Nineteenth-century dialect writing
In the first in a series of guest posts by UL researchers, Georgia Thurston (Faculty of English, University of Cambridge) shares her research towards a PhD on ‘Dialect and modernity in the nineteenth-century novel’)
Writing in dialect involves a curious combination of processes. It is equal parts recording and performing a regional identity through linguistic tropes and themes. The expansion of urban centres and the development of working-class print cultures led to an explosion of dialect novels, poems, and performances in the mid-nineteenth century. These dialect texts sold in the tens of thousands, and were considered as repositories of local experience and language. Although incredibly popular during the nineteenth century, many of the dialect writers who contributed to this English tradition have largely fallen out of cultural memory.
My doctoral research focuses on literary representations of regional dialects in nineteenth-century fiction. The novel writers I consider sought to set down the sounds of their regional dialects in the decades before the invention of the Phonetic Alphabet. The dialect writing that is generated is therefore an approximation of sounds, rather than the specific schema that the Phonetic Alphabet sets out. Consequently, there are often disputes—usually humorous in nature—among dialect writers during the 1860s and 1870s about the correct and authentic way to represent a regional sound.
Ben Brierley was born in Failsworth, Lancashire, in 1825. He worked alongside his father as a handloom weaver from his family home, and then began to publish sketches and short stories in local newspapers while also working in a silk warehouse in Manchester in the 1840s. The autodidact’s ability to speak to and about his local region is shown through the fact that Brierley was able to support comfortably himself as a writer for several decades. Brierely is especially known for his Ab-o’th’-Yate serial, where much of the humour comes from mutual misunderstandings between the eponymous Ab and those don’t speak his broad Lancashire dialect. In Ab-o’th’-Yate in London, Ab can’t understand ‘Lunnon’ vocabulary when ordering breakfast:
“Two pints of coffee?” he said.
“How many slices?”
“It depends on th’ thickness. Bring a stack!” aw said.
“Crast or crammy?”
Aw didno’ know what he meant by that, but aw ventured upo’ “crammy”, thinking it met be better for one’s teeth.
“Nawe, no Lunnon pig for me! they feeden ’em too queerly, if o be true one reads abeaut ’em!”
Many of Brierley’s texts conclude with the sense that, no matter how large, impressive or humorous other cities might be, it is only in the Lancashire region that one finds straightforward and earnest connection with others. The Lancashire dialect speaker is often a figure of fun, but also of authenticity.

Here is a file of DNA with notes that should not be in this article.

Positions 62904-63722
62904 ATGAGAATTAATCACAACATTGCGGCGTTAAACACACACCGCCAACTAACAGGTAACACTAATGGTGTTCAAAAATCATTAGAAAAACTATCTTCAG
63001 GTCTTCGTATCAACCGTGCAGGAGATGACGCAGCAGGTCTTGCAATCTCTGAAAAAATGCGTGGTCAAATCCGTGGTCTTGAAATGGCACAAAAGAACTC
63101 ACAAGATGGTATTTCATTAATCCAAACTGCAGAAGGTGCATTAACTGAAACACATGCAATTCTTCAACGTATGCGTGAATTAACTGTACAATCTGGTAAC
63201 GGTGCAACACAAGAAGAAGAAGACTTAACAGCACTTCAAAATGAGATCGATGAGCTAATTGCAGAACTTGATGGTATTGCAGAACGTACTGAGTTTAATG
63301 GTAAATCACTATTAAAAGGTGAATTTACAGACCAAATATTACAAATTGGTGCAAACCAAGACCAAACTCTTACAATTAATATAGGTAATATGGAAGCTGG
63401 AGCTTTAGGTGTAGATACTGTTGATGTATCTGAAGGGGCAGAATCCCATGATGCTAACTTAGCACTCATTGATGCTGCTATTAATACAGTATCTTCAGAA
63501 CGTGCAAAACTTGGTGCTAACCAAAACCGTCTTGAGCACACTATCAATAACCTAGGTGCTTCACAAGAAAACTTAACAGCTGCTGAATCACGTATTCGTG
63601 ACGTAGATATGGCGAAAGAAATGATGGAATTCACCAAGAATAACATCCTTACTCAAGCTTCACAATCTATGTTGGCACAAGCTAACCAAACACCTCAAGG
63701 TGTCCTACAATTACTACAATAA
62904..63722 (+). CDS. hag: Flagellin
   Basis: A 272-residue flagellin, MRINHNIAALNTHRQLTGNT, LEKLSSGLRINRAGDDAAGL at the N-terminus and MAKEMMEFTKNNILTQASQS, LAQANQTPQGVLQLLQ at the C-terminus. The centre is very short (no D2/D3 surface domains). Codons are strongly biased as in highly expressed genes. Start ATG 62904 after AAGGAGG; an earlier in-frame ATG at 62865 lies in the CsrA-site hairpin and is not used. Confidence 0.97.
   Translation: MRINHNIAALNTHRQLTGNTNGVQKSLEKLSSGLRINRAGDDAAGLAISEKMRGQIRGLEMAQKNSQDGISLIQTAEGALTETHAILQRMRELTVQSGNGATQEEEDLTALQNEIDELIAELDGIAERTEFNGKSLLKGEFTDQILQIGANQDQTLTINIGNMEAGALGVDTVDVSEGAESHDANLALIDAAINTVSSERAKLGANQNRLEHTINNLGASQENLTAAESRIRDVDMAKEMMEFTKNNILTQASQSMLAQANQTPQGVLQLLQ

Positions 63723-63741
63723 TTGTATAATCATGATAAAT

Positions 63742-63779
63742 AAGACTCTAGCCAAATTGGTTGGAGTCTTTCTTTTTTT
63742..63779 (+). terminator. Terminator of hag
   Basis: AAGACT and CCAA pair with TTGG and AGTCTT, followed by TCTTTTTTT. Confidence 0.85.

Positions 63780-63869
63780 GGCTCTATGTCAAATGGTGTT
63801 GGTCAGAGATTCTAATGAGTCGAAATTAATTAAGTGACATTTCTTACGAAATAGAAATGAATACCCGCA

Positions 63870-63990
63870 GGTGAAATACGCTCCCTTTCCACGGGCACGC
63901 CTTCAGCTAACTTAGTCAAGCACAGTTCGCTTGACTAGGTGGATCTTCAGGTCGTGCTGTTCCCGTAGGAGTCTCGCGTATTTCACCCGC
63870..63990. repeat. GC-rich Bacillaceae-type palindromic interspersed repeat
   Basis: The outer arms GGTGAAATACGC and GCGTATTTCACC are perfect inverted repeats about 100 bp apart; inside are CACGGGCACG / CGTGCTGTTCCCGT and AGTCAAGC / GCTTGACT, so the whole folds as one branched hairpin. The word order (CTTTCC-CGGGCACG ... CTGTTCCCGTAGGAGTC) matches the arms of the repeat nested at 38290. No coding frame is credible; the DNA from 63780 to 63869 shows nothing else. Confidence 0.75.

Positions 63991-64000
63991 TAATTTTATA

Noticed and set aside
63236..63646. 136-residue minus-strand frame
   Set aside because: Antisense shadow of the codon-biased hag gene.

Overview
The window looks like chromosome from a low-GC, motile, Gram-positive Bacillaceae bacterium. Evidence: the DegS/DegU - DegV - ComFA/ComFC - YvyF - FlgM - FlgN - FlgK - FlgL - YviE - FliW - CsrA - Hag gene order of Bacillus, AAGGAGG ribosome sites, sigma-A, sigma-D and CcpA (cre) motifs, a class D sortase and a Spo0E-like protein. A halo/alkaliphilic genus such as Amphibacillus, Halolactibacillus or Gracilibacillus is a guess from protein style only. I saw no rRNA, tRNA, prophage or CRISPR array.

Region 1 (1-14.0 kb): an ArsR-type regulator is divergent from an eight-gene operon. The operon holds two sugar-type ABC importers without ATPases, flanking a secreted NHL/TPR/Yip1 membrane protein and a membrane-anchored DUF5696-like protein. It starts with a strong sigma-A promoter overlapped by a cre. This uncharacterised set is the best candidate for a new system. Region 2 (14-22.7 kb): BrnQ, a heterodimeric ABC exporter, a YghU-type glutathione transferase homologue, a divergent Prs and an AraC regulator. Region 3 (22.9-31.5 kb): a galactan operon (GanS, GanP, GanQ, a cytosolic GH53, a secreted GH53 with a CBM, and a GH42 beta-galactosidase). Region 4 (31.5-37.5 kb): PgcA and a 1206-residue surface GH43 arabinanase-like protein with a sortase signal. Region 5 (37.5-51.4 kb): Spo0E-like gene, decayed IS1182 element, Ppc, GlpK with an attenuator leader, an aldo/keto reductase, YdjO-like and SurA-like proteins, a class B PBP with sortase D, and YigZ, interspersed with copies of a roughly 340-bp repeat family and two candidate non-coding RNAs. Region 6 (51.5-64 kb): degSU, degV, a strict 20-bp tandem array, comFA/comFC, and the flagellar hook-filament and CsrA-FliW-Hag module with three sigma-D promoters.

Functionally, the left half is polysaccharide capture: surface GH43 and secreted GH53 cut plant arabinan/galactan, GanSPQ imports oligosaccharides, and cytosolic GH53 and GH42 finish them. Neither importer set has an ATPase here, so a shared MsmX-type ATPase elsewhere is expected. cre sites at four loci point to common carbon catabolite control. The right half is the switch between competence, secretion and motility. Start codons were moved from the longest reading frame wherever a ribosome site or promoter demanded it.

But this sense of connection to one’s region does not remain solely within the novels themselves. I have recently been exploring Brierley and others’ performances of their dialect writing in public halls and local spaces. Much like Charles Dickens’s wildly popular reading events in the 1860s, local writers would tour their regions, performing from their own texts in suburban halls, Mechanics’ Institutes, and schools. Events would include musical accompaniments and ballads, and often had a charitable affiliation for local causes.
Benjamin Brierley’s performative readings prioritised humour above all else. Newspaper reviews describe audiences ‘almost convulsed with laughter’, while, on occasion, Brierley himself was unable to continue his performance for laughing. These reading events further established figures like Brierley as compelling representatives of their region, where the authentic Lancashire dialect was embodied in the voice of the individual writer. Brierley also adapted his work into collections for others to perform in a range of settings—from working men’s clubs to drawing room soirees. Hearing the dialect novel or farce sketch performed aloud formed a significant part of people’s leisure time, while also drawing upon and heightening the warm sense of local feeling among audiences.
The University Library holds a large quantity of nineteenth-century dialect material in its Rare Books collection, and academics at the University at the time included W. W. Skeat, first Elrington and Bosworth Professor of Anglo-Saxon in Cambridge, and founder of the English Dialect Society, which sought to promote and preserve regional writing.. Dialect writing in the late nineteenth century is often doubly pitched: it is a source of academic interest to those involved in the study of philology, while also the fiction that working men and women chose to either read or see performed in their leisure time. Often, within nineteenth-century dialect novels, narrators or editors will refer to the fact that the particular dialect has been preserved just in time, before it is lost entirely.
Since the temporary closure of the University Library, I have needed to order some of my own copies of these texts from specialist booksellers in order to continue my research. The majority of these works have not been reprinted since the 1880s, and I feel the real responsibility of being a caretaker of rare texts. The University Library’s collection of nineteenth-century dialect material is such an important resource for understanding how local people interacted and fashioned their regional identities. I, like many other readers and researchers, very much look forward to the day I can use its collections again.